World Affairs Council Fall Lecture Series – The Arab Spring and Prospects for Democracy
World Affairs Council presents its Fall Lecture Series: October and November 2011: “The Arab Spring and Prospects for Democracy”
In this Fall Lecture series we consider the prospects for democracy in the Arab world as well as ask the question, “Have prospects for democracy dimmed?” Beginning in late 2010 and reaching a peak in the spring of 2011 people across the Middle East and North Africa protested against conditions of economic decline and high unemployment, human rights abuses, absolute monarchies, and government corruption. Often these revolutionary demonstrations were led by young people who rapidly and effectively deployed social media as a means of organizing thousands of protestors. Such civil resistance was often met with violent responses from the governments and the pro-government demonstrators. Many risked their lives as well as sacrificed their lives in order to take part in this democratic uprising.
The revolution of the Arab Spring has resulted in the overthrow of heads of state in Tunisia, Egypt and Libya while regional unrest has led to promised change in leadership in many other Arab states. The popular uprisings of the Arab Spring have created new opportunities for U.S. foreign relations as well as created new challenges.
Keith St. Clair
Professor Keith St. Clair is a Professor in the Political Science Department at Grand Rapids Community College. He teaches international relations and comparative government, and his academic specialty is on the Middle East. Professor St. Clair has traveled extensively, for both research and study, in Israel, West Bank, Jordan, Oman, Egypt, Morocco, Turkey, and Iran. Professor St. Clair’s time in Turkey was through a Fulbright Fellowship.
Roger Durham, PhD.
Dr. Roger Durham is a Professor and Chair of the Political Science Department at Aquinas College. He teaches the international relations and comparative politics courses and coordinates the International Studies Degree. His primary research interests include: Post Cold War dynamics between strong and weak states, Post Cold War and Post 9-11 crises, development issues, Latin American Political Economy, Just War Theory and Human Rights issues. He is Advisor to the Model United Nations and Model Arab League student programs.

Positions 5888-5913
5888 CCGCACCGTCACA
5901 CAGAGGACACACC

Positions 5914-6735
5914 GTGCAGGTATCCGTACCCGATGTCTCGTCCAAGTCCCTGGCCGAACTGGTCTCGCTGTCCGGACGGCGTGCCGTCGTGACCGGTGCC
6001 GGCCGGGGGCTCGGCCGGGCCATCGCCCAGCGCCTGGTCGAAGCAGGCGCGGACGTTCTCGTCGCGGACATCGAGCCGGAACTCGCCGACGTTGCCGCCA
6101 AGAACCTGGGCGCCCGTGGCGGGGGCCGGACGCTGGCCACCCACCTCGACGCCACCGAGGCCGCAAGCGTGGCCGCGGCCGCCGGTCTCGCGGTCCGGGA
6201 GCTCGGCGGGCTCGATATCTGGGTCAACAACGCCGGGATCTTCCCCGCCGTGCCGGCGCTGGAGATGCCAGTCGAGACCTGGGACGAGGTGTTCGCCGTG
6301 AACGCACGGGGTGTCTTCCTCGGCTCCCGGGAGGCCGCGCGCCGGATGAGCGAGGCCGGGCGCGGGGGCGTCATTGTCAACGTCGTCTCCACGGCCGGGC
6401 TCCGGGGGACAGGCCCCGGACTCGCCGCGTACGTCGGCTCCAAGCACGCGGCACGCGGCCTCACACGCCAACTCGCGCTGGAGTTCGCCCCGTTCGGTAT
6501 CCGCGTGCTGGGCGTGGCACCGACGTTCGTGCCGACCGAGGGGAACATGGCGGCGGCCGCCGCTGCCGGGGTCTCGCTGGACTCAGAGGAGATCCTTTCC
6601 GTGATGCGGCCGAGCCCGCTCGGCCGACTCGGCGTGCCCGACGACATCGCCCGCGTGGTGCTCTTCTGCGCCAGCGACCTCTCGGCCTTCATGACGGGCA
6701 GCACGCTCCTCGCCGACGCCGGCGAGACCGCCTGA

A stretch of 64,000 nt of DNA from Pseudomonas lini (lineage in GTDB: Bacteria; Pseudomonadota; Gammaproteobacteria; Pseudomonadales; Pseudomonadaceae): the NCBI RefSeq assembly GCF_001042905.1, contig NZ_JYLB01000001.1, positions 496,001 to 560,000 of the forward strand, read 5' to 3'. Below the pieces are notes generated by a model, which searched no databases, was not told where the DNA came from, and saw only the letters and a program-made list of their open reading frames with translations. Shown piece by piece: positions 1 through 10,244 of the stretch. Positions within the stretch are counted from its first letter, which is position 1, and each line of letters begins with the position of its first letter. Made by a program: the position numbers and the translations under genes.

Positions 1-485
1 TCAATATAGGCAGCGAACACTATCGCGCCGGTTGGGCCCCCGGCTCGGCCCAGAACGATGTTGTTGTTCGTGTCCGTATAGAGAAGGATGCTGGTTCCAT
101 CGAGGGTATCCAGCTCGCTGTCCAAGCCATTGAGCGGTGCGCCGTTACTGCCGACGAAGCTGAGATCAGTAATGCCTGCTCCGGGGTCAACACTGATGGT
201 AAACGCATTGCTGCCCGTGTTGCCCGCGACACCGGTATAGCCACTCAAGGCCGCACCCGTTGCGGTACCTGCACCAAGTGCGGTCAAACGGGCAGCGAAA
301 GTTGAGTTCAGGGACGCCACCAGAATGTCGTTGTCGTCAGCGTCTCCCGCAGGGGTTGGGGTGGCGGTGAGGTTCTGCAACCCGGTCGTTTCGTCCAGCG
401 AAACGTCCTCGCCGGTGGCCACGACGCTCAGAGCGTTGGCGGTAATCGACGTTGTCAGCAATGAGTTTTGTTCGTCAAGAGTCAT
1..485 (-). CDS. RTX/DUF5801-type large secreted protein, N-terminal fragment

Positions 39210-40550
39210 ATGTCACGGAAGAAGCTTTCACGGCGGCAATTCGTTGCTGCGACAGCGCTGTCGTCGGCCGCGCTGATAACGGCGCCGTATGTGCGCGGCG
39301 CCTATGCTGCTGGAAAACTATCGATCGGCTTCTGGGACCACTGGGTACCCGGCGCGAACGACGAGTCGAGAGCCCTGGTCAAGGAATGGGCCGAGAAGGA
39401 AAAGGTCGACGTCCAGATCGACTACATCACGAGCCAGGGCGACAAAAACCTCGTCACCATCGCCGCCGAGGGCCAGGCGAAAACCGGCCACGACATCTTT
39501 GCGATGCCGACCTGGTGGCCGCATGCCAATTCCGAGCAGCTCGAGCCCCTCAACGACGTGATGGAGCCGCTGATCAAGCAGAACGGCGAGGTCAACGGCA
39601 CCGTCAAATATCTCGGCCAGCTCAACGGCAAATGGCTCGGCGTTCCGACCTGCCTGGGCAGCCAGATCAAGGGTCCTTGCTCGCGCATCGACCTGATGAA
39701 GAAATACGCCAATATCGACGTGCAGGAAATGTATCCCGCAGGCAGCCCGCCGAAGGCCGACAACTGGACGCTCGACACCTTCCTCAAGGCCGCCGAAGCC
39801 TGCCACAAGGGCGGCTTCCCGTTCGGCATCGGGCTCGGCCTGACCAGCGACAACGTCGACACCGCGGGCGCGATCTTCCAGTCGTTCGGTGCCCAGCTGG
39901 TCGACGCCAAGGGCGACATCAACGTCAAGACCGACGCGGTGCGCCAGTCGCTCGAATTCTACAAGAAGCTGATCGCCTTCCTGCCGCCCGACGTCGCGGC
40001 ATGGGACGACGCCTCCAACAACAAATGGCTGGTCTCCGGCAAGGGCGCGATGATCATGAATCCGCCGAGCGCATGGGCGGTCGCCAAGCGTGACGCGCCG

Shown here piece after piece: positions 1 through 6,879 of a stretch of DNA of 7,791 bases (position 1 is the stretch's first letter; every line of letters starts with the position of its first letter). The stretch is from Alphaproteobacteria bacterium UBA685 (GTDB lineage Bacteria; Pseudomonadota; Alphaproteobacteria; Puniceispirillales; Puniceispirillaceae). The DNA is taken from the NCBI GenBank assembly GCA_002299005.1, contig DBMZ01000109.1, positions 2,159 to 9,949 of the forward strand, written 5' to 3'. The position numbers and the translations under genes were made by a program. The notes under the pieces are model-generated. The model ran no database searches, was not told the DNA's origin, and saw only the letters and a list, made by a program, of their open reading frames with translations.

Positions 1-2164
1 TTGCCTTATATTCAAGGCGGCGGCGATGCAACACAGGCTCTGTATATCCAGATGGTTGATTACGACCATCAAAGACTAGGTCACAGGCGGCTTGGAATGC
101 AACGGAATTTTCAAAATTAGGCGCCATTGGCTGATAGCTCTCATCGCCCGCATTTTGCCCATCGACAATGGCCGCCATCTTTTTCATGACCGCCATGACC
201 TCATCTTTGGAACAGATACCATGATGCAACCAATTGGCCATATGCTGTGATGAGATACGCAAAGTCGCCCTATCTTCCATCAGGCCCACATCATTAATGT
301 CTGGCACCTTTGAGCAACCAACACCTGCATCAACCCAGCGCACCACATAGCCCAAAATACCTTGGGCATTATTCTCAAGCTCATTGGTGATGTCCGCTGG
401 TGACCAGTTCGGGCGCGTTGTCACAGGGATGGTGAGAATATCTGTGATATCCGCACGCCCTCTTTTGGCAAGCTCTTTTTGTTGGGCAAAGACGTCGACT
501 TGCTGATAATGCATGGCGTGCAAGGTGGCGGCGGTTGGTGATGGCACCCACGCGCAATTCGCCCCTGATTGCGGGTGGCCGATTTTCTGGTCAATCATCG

Tuesday, October 25
UN DAY — The Arab Spring and the Impact on the Israeli-Palestinian Conflict
Professor Keith St. Clair
The Arab Spring brings both danger as well as opportunity for the Israeli-Palestinian conflict. The stakes are high and the variables are many, but certain outcomes seem inevitable. Foresight in the conflict first requires the demolition of certain myths before we can begin to understand the potential impact of the Arab Spring.
Tuesday, November 1
The Arab Spring and the Impact on US Foreign Policy
Dr. Roger Durham
The Arab Spring could have dramatic and systemic effects on international politics both regionally and globally. These changes and forces have and will continue to influence American Foreign Policy in the region. This talk will outline some of the major dynamics of the recent changes in the Middle East on US Foreign Policy including US involvement in the international efforts in Libya, US relations with major Arab powers such as Saudi Arabia and Egypt, and certainly US relations with Palestinians and Israel.
Tuesday, November 8
The Arab Spring and Prospects for Democracy
Professor Keith St. Clair
What is the probability for democracy in the Middle East in the wake of the Arab Spring? How would democracy impact the Arab world and beyond? These important questions can be explored by first considering the strengths and weaknesses of democracy. Is democracy a double-edged sword presenting as many problems as it solves?
All lectures from 7:00 PM – 8:00 PM with Q & A/discussion until approximately 8:30 PM
Location: Upper Donnelly Hall at Aquinas College | Enter from Woodward Avenue, which is between Fulton and Robinson road. Free convenient parking in Woodward Lot. A map of campus is available here.
Remember to check out our website for additional information on this series and other programming throughout the year!
Cost: $10 a lecture, Council members; $15 a lecture, non-members.
Public welcome. No reservations needed. Pay at the door. Free ParkingSocial Science Department
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